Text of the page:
Skip to content

Month: March 2024

Do Bunny, Egg, and Jesus Really Mix?

Exploring Christian traditions often provides a fresh outlook. Reflecting on this, I observed how my church community was gearing up for the celebrations. Discussions were centered around preparing eggs, decorating actual ones, and filling plastic ones with sweets and money. Fortunately, there was no mention of purchasing a bunny costume, as individuals costumed as the Easter Bunny or Santa Claus unsettle me, and nobody suggested that I wear the furry holiday outfit.

Amidst all that’s happening, I find myself pondering the connection to Jesus. I’m that person who questions everything—not to cause trouble, but to understand the reasons behind it all. When someone says, “That’s just how it is,” or “That’s just how we do things,” I can’t help but ask why. Tradition matters to me, but I’m more concerned with its origins, and I become skeptical if it seems no one has considered the rationale behind a tradition. After all, traditions often have tenuous reasons for their widespread practice.

Easter Sunday holds many surprises, and Britannica, a trusted research source, sheds light on some of them. According to Britannica, “The Council of Nicaea in 325 established that Easter should be celebrated on the first Sunday after the first full moon following the vernal equinox (March 21), making Easter a movable feast that could fall between March 22 and April 25.” This clarifies the common query about the exact date of Jesus’ resurrection. Regarding Easter symbols, Britannica states, “The custom of the Easter rabbit, believed to lay, decorate, and hide eggs, started in Protestant areas of Europe in the 17th century and spread in the 19th century. In the U.S., the Easter rabbit also brings baskets with toys and candy to kids on Easter morning, a tradition diverging from Catholic customs. Interestingly, in some parts of Europe, other animals like the cuckoo in Switzerland and the fox in Westphalia are said to deliver Easter eggs.”

Certainly, as Britannica highlights, Easter’s celebration of Jesus’ Resurrection has seen its traditions evolve significantly through the ages. The way it was first observed is quite different from how it’s celebrated in America today. Historical and cultural shifts have gradually reshaped these traditions, changing their original meaning and purpose.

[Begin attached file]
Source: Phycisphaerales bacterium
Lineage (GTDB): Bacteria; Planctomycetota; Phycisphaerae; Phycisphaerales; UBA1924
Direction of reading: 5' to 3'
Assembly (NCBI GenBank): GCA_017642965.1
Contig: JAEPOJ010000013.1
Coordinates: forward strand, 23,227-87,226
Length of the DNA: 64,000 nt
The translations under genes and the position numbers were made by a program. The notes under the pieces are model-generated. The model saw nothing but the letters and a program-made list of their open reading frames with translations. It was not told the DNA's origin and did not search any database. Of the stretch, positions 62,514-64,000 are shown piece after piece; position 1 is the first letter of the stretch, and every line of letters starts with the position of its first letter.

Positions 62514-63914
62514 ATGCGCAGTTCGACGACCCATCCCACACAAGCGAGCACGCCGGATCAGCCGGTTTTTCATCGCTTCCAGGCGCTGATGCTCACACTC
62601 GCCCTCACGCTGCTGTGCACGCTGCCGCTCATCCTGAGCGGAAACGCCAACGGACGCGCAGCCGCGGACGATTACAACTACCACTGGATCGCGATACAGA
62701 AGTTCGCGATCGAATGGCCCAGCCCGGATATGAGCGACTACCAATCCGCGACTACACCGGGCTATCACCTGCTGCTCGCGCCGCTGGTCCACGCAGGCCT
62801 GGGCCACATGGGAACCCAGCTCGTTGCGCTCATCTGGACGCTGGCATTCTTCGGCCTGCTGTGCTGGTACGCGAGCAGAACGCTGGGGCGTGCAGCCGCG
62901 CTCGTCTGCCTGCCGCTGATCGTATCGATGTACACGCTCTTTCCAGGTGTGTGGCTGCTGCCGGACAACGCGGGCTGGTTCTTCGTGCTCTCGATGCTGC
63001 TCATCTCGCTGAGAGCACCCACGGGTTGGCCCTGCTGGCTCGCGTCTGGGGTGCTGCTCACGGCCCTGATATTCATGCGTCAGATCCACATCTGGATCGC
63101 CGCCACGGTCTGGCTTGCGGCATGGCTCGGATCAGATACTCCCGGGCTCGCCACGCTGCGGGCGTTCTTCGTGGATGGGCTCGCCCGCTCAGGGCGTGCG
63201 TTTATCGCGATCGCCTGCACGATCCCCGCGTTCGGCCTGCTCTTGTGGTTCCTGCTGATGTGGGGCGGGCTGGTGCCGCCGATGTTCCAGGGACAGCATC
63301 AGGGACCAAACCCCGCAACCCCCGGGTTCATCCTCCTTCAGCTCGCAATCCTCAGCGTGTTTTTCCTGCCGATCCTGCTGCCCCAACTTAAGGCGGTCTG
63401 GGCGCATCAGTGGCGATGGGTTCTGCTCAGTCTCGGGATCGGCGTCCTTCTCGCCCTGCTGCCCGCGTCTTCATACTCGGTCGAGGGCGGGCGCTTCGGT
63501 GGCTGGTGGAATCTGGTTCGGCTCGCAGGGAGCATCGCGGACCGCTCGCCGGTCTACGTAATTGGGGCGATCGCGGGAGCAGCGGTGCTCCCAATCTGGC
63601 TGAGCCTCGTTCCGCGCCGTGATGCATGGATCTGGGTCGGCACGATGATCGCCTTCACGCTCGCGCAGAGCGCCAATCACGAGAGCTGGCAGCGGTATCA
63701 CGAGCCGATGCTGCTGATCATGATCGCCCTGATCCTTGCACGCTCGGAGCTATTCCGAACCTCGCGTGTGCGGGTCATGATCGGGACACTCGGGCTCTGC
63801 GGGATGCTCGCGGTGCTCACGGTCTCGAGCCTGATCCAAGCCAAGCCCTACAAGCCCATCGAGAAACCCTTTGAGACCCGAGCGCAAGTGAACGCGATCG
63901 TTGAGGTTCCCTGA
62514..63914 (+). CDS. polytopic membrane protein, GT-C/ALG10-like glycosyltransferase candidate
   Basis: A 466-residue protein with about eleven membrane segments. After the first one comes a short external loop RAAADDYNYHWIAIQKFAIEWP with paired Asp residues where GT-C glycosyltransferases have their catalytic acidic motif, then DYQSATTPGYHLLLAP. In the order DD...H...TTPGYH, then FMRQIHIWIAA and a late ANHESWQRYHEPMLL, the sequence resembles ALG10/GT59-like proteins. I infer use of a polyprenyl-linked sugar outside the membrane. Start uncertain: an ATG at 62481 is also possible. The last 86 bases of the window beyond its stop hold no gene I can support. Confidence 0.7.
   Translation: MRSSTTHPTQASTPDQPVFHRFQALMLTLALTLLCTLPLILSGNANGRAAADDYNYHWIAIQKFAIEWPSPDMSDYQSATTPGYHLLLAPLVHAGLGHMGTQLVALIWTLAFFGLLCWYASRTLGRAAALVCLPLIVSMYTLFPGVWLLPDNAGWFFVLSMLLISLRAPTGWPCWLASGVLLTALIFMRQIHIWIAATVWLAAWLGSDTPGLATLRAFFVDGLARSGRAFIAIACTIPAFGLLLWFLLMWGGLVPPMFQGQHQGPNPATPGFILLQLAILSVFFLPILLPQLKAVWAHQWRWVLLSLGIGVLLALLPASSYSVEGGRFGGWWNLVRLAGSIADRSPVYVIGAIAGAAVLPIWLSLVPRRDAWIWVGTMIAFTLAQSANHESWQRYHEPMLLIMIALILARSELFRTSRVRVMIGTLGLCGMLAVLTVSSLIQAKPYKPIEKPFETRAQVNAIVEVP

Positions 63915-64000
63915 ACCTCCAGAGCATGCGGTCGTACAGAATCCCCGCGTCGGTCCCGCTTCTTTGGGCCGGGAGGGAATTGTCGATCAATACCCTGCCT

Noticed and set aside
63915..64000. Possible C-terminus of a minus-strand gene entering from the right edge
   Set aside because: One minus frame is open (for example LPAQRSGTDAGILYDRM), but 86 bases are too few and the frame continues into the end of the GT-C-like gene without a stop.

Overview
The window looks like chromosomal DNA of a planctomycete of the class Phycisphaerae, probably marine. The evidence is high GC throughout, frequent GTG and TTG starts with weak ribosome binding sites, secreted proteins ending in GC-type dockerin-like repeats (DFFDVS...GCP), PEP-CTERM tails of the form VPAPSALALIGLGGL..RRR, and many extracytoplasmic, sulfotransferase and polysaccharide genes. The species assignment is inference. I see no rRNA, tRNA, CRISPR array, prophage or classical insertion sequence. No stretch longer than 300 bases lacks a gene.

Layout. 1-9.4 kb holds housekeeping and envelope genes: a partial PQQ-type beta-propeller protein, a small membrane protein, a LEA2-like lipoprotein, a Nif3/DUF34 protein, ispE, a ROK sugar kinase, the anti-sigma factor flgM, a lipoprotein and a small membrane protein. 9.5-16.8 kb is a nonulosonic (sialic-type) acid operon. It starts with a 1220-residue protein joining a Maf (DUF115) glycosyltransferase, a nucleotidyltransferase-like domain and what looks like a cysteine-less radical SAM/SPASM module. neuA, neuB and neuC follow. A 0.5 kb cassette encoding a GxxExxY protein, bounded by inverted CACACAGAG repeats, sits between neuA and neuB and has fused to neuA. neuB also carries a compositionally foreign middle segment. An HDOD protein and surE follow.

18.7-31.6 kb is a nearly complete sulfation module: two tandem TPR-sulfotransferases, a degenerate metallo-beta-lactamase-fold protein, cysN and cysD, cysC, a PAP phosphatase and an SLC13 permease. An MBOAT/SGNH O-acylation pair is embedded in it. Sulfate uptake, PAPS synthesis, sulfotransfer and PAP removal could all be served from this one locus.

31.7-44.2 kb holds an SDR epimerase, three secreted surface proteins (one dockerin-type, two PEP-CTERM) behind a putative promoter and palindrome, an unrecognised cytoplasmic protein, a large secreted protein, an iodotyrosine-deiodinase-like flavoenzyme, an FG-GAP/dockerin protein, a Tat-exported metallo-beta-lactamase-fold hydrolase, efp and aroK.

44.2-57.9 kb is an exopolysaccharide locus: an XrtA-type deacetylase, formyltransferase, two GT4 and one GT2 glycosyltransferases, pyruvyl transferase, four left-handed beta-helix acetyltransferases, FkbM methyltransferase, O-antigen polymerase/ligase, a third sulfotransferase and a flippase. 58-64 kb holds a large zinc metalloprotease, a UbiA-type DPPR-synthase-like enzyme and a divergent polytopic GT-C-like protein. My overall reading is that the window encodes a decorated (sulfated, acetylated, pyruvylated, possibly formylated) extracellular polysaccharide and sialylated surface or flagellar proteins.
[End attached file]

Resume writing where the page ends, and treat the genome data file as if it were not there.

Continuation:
The Easter holiday we celebrate today isn’t necessarily incorrect or in need of reform. It’s quite common for people to repurpose ancient symbols with new meanings that resonate with contemporary values. This isn’t a practice confined to Western culture; it’s seen in Eastern traditions as well. The Bible itself, including the Old Testament, is filled with examples of this, using familiar images and symbols to communicate messages of theological importance and to highlight the dominance of Israel’s God above others.

In wrapping up this history discussion, it’s my view that we Christians observe Easter Sunday in line with Church tradition, which doesn’t detract from the true essence of Jesus’ Resurrection. Indeed, the egg and bunny may seem like peculiar symbols to mark such a momentous triumph over death, but they’re our way of imparting significance and honoring the sacrifice made by God for our liberation. It feels right to celebrate Easter Sunday with that same sense of liberty, setting aside any strict adherence to our current cultural commemorative practices, and recognizing that God understands our intentions. Should there be a compelling need to alter a tradition as culturally ingrained as Easter Sunday, or even Christmas, perhaps it’s best to entrust that change to divine guidance, believing in the Holy Spirit to lead the way.

Echoing Jesus’ words, “Let the children come to me,” we might also embrace the idea of letting children enjoy their childhood and the fun that comes with it. So, go ahead and collect those Easter eggs, delight in the chocolate bunnies, and sing songs that honor the sacrifice of our Savior who secured our liberty. May peace prevail and the spirit of dominion fade from our hearts.

The Chosen: Season 4 Review (Part 2)